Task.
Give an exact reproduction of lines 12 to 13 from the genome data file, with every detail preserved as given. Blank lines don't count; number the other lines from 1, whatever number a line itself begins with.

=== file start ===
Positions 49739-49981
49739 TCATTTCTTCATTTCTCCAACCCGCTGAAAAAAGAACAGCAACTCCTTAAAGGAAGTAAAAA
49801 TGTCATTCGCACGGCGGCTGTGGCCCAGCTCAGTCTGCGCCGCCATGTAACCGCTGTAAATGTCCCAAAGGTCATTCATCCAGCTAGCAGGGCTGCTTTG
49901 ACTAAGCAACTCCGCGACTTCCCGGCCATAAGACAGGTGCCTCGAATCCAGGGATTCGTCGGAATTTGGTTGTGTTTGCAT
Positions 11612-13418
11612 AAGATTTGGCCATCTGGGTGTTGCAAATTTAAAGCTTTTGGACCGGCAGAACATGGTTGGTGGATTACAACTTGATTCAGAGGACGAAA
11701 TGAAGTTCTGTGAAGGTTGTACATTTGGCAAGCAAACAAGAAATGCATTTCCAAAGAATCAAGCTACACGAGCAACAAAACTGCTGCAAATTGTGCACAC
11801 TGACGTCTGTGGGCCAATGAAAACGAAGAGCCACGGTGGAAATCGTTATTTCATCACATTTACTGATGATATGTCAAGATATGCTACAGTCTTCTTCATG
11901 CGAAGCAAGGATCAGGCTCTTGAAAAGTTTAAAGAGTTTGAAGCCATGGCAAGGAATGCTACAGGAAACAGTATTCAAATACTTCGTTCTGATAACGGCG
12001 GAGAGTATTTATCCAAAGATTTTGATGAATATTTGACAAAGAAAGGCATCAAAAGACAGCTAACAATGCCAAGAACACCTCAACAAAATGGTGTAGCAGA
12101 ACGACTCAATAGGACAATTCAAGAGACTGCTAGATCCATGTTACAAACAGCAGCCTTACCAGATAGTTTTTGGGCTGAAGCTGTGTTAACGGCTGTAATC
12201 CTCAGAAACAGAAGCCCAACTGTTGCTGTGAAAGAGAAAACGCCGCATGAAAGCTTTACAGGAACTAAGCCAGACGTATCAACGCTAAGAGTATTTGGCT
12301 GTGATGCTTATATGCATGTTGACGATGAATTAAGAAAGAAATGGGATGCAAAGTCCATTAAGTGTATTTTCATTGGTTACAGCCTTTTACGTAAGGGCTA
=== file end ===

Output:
12201 CTCAGAAACAGAAGCCCAACTGTTGCTGTGAAAGAGAAAACGCCGCATGAAAGCTTTACAGGAACTAAGCCAGACGTATCAACGCTAAGAGTATTTGGCT
12301 GTGATGCTTATATGCATGTTGACGATGAATTAAGAAAGAAATGGGATGCAAAGTCCATTAAGTGTATTTTCATTGGTTACAGCCTTTTACGTAAGGGCTA